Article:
NYC Birding Magic (Day 1 of 2)

An old man approaches me wearing a twenty year old suit jacket with binoculars around his neck. He looked to be in his eighties. I had already photographed pigeons, ducks, blue jays, cardinals, catbirds, robins, starlings, and my first wood thrushes.

The pigeon gatekeeper – NYC Central Park
Pigeon perched on statue – NYC Central Park
Pigeons love to perch – NYC Central Park
Ducks eating…well…from the bottom of the water – NYC Central Park
Blue Jay looking pretty – NYC Central Park
Cardinal – NYC Central Park
Robin on Bench – NYC Central Park
A Starling observes from afar – NYC Central Park
Wood Thrush singing – NYC Central Park

Luck was on my side. The weather was good, my batteries were charged, and I found an ideal spot to wait for birds in the Ramble, a park nestled away deep within Central Park. This spot was away from most foot traffic but provided a wonderful vantage point to a lake. I wasn’t about to move. 

I will not be providing the coordinates of this location – NYC Central Park

“You a birder?” That’s my way of identifying friend or foe. If he said yes, my spot was still threatened by what appeared to be the old guard of the Central Park Birding elite. If he said no, then I had no where to run. Either way I was stuck in quite the conundrum.

“I do watch birds,” the elder responds. I smiled. I had just photographed what I believed to be a new Vireo. However, I left my field guide at home. Perhaps a bargain is in order?

“Fantastic!” I smiled. Now comes the true test. “Maybe you can help me with this new vireo?”

The old man glowed. It was clear this was a chance encounter of cosmic proportions. I raised the viewfinder to meet his gaze. He hunched over contemplating and the silence to follow was deafening. For twenty seconds or so he mumbled under his breath several bird names as if hooked up to the internet thumbing through every bird guide in the greater Northeast. Or maybe this man was trying to figure out how to weasel his way from the bird identification itself. Surely he wasn’t a fake. I was about to open my mouth to assist when suddenly his lips began to move. “Could be…”. The man had identified my bird as a Warbling Vireo. I Googled images for the bird as I was a bit skeptical when I was interrupted. “Make sure you check allaboutbirds.org,” the old man had said cautiously. “You can’t trust the internet. Allaboutbirds is highly reputable.” Instead if arguing with the oracle I did as he said and pulled up the bird.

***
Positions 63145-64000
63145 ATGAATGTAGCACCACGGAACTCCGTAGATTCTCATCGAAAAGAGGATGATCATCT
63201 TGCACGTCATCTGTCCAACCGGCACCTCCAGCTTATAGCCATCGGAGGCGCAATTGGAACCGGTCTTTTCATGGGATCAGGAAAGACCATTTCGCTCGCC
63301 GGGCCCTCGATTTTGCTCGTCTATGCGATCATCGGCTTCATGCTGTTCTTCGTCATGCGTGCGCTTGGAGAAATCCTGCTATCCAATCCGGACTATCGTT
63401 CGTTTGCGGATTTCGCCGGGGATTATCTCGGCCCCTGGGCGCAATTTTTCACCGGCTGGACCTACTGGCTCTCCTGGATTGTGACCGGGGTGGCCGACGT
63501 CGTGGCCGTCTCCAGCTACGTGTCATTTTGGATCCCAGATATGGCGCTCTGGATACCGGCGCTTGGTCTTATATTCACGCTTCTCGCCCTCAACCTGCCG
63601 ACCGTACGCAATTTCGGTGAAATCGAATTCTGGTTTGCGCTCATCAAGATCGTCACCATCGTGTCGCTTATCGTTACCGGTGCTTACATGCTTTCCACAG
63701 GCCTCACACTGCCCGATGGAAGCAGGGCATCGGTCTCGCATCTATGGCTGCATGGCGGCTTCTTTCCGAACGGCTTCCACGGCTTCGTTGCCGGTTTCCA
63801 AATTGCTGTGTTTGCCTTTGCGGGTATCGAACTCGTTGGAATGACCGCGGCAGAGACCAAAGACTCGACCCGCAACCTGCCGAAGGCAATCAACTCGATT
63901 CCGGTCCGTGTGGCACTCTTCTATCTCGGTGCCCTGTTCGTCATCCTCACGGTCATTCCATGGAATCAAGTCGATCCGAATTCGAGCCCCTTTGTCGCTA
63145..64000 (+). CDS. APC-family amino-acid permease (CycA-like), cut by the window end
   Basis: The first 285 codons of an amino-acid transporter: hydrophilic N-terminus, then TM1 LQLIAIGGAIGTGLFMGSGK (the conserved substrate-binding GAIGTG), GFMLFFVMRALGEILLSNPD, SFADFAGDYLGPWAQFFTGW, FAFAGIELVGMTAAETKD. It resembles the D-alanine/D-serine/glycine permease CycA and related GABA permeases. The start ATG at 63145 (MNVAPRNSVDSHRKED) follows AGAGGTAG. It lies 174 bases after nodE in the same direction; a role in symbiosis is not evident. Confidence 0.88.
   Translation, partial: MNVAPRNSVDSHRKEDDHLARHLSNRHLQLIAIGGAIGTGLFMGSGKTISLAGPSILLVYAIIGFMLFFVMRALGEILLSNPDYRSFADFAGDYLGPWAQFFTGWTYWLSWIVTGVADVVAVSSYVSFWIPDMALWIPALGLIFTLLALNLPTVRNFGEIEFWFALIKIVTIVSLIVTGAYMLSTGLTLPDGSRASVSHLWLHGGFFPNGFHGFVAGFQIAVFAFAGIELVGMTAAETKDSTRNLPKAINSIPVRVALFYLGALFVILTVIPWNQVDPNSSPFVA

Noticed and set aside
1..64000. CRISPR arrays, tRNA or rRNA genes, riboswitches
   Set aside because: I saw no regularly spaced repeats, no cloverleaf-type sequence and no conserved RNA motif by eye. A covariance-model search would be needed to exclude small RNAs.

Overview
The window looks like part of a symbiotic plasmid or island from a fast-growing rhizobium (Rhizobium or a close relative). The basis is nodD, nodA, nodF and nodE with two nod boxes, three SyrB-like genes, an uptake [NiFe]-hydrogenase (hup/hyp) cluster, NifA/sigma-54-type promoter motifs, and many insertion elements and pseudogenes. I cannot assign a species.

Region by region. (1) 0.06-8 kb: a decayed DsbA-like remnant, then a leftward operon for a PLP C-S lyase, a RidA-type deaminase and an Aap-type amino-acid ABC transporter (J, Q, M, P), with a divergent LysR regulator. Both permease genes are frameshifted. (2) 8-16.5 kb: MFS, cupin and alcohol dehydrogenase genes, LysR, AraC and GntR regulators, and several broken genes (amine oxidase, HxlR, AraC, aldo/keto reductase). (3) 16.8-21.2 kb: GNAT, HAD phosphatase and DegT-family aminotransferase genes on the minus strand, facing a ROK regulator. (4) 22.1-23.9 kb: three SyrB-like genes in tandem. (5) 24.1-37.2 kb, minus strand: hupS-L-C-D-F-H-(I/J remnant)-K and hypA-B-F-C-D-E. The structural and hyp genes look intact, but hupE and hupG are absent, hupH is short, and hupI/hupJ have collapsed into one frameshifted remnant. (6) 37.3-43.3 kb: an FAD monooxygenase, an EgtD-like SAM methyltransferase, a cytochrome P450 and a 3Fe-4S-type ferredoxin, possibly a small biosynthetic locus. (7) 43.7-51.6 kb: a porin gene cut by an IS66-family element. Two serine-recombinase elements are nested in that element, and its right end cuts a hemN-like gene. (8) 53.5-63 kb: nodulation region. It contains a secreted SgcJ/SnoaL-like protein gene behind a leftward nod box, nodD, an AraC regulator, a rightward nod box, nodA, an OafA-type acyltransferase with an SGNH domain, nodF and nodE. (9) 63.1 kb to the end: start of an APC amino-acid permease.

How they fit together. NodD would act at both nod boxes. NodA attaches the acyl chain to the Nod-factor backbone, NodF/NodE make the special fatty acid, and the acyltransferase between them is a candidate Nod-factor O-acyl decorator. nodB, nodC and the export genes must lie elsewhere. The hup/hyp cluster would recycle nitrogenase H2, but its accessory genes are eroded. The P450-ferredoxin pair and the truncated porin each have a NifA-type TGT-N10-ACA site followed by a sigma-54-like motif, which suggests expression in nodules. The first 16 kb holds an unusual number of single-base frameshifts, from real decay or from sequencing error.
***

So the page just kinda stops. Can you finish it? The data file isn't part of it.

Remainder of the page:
To my surprise the bird had all of the markings of a Warbling Vireo. I was ecstatic. It was the second time in the past two months I had photographed a vireo with my 300mm lens. My joy switched to gratitude. This man the real deal.

Warbling Vireo – NYC Central Park

“I know where there is a nest of Eastern Kingbirds if you’re interested,” the man said in a shy manner. If there was any debt owed, surely I shall repay it by seeing a bird I have yet to really photograph.

“Lead the way,” I shouted.

Two hours later I was led through Central Park by its human manifestation — a Bran like character (Game of Thrones reference). Seeing all of the park’s past, its failings, and strengths. I heard stories upon stories like the Captain’s Chair, Turtle Pond, and the Polish monument which was a fake, but the only reproduction in the entire world due to the original being destroyed in Poland. “I hate monarchs,” the old man said gritting his teeth. “I wish we give this thing back to the Poles.” I wanted to stop all the time to photograph Catbirds. I could tell he wasn’t pleased with my love for the native. I can empathize. I’m not a fan of the Cowbird either.

The fabled home of the Cedar Waxings – NYC Central Park

Mr. Birder did fulfill his promise by leading me to the Eastern Kingbirds. And yes, I got my photographs.

Eastern Kingbird – NYC Central Park
Eastern Kingbird – NYC Central Park

Believe it or not I had to actually decline the old mans offer to go to the history museum. He had a free pass as he was a yearly subscriber. But I just could not imagine thinking my own thoughts during the journey no matter how informative it was. Nobody wants Google tagging along when you’re walking from point A to point B. At least I don’t.

And with that we parted ways. The sage on his journey and me on mine.

A Cedar Waxwing attempting to eat a berry – Upper West Side
Cedar Waxwing eating berries – Upper West Side
A Robin nest with one baby Robin poking its head out – Upper West Side
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